These are just a couple of examples. If you find yourself comfortable in an ideology, blindly accepting anything that sounds appealing to you at the time, are you really living up to the adversarial archetype? It’s one thing to use a belief to achieve a certain end, but to irrationally cling to it is unhealthy.
Accept that the vast majority of occult material is more complex than what you first see.
This is what I was beginning to touch on in the above point. Most medieval grimoires were, of course, written in the predominant political perspective of their times. This will always be true with literature. You can’t ignore historical context in which something existed and then speak as an authority figure on it. If you want to truly understand something, you have to pay attention and be willing to really learn.
My whole desire in regard to Satanism is to move it away from the thought process that it is okay to blindly accept facts which might be dubious and then tout it as fact. If you want to believe, say, that Superman is secretly Satan and make a group for his worship, cool. I’m not going to stop you. But once you start using faulty evidence to evangelize others, while saying that everyone else is wrong… that is where I take issue.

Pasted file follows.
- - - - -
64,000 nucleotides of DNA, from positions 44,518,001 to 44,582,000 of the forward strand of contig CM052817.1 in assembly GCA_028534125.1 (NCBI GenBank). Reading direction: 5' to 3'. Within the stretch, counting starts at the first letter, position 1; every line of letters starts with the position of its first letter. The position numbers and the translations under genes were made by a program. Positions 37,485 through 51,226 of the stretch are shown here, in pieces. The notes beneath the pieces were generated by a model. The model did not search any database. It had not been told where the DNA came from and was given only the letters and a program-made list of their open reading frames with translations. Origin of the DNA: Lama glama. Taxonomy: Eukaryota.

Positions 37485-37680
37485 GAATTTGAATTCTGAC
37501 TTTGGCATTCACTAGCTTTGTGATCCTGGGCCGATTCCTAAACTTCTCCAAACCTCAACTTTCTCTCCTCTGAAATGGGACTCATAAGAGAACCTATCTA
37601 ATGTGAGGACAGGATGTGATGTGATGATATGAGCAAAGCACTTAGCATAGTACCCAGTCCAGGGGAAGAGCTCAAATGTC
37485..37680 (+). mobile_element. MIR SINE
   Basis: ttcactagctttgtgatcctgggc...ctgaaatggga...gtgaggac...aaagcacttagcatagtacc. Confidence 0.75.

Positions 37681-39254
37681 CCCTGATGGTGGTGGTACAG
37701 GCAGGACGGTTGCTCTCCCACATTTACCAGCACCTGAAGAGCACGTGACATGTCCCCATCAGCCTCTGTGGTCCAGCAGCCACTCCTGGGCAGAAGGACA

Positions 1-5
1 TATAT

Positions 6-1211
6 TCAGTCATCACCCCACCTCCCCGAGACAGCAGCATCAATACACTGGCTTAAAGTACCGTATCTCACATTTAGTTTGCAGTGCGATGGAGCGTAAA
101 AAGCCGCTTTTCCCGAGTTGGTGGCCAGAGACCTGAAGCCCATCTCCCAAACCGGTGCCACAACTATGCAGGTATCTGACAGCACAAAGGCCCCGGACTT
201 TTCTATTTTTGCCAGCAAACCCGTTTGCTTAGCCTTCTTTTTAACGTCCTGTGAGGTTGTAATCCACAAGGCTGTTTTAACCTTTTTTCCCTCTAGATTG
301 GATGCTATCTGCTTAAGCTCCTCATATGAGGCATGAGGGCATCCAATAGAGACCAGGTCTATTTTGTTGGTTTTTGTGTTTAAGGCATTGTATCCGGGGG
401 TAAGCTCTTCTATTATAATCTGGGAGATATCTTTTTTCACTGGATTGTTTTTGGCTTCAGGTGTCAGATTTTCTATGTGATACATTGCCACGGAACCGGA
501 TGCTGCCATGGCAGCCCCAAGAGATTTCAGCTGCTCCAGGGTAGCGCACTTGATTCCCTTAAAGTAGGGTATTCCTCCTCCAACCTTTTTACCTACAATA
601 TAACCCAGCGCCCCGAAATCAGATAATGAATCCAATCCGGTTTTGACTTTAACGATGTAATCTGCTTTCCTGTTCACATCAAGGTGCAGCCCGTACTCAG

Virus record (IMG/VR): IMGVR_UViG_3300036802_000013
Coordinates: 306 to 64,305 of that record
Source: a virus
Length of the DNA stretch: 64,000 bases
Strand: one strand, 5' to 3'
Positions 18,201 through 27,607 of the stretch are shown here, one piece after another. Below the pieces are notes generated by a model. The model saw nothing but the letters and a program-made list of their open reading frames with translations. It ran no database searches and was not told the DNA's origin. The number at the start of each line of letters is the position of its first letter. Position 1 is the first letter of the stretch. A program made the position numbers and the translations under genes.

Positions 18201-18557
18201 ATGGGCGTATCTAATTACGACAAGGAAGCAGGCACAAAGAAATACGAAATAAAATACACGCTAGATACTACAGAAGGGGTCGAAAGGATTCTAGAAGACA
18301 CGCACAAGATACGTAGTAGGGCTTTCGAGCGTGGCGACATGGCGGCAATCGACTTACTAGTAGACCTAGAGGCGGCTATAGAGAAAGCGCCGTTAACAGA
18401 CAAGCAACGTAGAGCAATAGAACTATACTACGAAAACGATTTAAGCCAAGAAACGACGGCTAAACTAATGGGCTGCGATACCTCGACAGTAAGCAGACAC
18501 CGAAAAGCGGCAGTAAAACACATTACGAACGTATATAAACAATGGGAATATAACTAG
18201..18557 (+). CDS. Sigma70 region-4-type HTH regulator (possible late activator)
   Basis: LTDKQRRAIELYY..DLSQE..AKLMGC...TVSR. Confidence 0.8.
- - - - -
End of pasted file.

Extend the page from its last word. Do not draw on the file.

As a character, Satan was always the challenger, a tempter to rebel against the status quo, not a pacifist. Hence ‘adversary’. Satan, according to most that I’ve talked to, is supposed to promote critical thinking. In science, things are true only until they can be proven otherwise. Then, it repeats itself endlessly. All for the sake of it’s own advancement. So it makes no sense to me why some one would be comfortable with not knowing and admitting the origins behind our modern practices.